As the Summer Olympics heats up this week in Beijing, so too is the controversy over how the new Speedo LZR Racer, a high-tech racing suit designed with help by NASA and Computational Fluid Dynamics (CFD) simulation tools from ANSYS, is propelling athletes to set new world’s records, perhaps unfairly.
Just days into the games, eight records in swimming have been broken, some by improbable margins. For example, during the men’s 4X100m relay, the record was pounded by four seconds, which is huge by racing standards. What all of the winners have in common is the fact that they were wearing the LZR Racer suit, which critics argue delivers levels of buoyancy that give swimmers an advantage akin to the “technological equivalent of doping.”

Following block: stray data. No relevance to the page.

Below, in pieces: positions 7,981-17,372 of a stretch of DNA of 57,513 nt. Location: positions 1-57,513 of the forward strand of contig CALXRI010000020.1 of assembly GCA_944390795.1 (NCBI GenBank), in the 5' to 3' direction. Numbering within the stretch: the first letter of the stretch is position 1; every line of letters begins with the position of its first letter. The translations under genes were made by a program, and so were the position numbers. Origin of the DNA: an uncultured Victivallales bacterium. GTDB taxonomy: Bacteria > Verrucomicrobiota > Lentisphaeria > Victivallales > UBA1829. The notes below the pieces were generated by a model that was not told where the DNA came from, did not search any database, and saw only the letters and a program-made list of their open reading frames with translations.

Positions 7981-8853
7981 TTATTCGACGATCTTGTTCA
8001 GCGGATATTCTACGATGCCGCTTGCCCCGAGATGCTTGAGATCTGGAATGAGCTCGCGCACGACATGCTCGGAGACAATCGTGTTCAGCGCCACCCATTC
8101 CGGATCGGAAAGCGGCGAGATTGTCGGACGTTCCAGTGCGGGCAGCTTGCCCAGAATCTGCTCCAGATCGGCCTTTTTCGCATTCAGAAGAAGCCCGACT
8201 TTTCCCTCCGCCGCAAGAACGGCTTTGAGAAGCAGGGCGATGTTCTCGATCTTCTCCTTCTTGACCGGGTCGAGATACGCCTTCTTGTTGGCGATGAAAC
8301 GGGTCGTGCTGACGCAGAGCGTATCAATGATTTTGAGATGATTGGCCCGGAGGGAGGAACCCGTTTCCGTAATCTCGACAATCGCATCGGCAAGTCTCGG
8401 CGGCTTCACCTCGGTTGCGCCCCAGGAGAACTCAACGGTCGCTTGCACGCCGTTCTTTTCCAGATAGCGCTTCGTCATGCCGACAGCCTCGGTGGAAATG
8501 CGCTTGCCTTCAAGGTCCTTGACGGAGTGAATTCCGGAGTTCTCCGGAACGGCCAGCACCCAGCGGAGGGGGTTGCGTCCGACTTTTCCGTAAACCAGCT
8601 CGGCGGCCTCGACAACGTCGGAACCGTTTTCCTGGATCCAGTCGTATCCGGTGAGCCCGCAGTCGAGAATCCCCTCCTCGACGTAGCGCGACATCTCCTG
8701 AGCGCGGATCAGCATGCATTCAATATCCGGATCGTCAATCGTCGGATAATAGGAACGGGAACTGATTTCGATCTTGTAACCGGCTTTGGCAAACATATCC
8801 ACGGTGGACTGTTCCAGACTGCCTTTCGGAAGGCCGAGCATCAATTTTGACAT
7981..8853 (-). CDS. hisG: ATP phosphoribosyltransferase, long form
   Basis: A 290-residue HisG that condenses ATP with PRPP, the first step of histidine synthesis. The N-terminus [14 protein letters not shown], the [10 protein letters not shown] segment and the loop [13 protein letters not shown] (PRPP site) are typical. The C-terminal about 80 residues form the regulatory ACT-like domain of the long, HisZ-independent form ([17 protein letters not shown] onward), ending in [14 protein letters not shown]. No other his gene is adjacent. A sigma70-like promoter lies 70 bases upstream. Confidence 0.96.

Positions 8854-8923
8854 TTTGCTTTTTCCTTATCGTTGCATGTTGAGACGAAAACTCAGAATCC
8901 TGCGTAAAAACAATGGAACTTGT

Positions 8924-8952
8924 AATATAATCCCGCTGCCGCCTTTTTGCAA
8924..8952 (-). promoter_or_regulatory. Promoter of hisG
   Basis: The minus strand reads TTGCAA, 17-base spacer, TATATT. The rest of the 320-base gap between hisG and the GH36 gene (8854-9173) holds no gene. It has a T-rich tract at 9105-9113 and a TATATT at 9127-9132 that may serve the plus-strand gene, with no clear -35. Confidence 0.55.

Say what they will, what the critics can’t argue about is the technological prowess of the swimsuit. Speedo’s R&D group has claimed since its February debut that it’s the “world’s fastest” swimsuit and that assertion appears to on target. The suit is made from a biometric fabric designed to emulate the hydrodynamic characteristics of shark skin. Panels of special low-drag material were laminated onto the suit at strategic drag-reducing locations, which were determined using ANSYS CFD simulation software.
Along with the suit, some say the sophisticated design of the Water Cube, where the races take place, is also aiding in this record-busting Olympic season. The pool is three meters deep compared to most racing pools, which are two meters deep—another factor that aids in speed and buoyancy, they say.